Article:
The chemicals assessed were categorized according to the weight-of-evidence available from public databases developed by authoritative regulatory bodies and from the published scientific literature. The categories and their levels of evidence were considered according to a modification to IARC’s (IARC, 2006) and Health Canada’s (Health Canada, 1994) classification criteria. The specific IARC model was not used since many of the chemicals on the list have not been specifically evaluated by this agency. The classification categories included: "Known to be human carcinogens", "Reported to produce tumours in experimental animals but for which human evidence is either lacking or inconclusive", and "Not reported to have carcinogenic potential". The description of these categories is presented below.

  • Known to be human carcinogens: Chemicals classified in this category have been demonstrated to human carcinogens on the basis of human experience, results of human epidemiology data, and on the classification of chemicals as human carcinogens by appropriate competent authorities.
  • Reported to produce tumours in experimental animals, but for which human evidence is either lacking or inconclusive: Chemicals classified in this category have shown some evidence of carcinogenic potential in animal studies that were conducted according to established protocols (e.g., OECD, NTP, EPA, NTP), used appropriate routes of exposure (i.e., oral, dermal, or inhalation), and were reported in adequate detail. As a conservative procedure some chemicals were classified in this category on the basis of weak evidence of carcinogenic activity in animals.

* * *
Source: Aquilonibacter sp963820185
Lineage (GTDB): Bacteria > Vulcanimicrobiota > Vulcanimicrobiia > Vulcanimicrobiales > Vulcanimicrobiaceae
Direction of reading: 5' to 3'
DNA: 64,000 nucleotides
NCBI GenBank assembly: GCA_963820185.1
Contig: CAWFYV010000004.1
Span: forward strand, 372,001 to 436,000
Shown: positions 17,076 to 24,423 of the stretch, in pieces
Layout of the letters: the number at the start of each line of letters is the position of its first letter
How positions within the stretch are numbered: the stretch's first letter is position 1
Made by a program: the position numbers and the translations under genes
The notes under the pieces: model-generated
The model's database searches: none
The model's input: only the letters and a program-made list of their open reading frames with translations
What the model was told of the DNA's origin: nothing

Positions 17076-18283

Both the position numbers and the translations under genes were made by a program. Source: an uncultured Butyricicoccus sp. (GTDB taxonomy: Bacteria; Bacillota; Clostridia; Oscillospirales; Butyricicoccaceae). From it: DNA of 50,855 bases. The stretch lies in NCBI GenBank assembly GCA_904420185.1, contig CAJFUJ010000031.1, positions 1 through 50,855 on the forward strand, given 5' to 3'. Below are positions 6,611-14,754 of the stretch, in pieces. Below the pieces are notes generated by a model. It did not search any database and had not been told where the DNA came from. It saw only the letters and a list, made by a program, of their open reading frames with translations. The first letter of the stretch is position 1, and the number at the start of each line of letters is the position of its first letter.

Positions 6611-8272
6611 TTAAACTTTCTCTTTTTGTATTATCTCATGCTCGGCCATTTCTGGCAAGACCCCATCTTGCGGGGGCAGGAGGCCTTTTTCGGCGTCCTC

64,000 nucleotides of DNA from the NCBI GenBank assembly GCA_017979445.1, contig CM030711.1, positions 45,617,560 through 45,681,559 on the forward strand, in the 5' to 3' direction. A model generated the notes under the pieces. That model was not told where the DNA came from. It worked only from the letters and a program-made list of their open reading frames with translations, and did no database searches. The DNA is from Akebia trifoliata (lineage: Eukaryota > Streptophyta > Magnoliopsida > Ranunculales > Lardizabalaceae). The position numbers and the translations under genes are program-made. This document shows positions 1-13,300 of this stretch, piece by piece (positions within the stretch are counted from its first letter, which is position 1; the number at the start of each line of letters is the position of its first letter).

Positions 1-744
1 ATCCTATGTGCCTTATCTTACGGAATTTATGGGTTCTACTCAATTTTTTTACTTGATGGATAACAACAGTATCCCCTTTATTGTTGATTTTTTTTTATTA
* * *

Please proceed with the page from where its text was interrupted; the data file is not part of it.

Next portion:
• Not reported to have carcinogenic potential: Chemicals in this category have not been reported to be associated with the development of tumours in humans or in studies conducted with animals. This category was further subdivided into:
    • Chemicals with theoretical risk:  These chemicals have been reported to show evidence of genetic toxicity or have structural alerts present identifying carcinogenic or mutagenic potential.
    • Chemicals without theoretical risk:   These chemicals have not been reported to cause genetic toxicity and do not have any identifiable structural alerts present to indicate genetic or carcinogenic concern.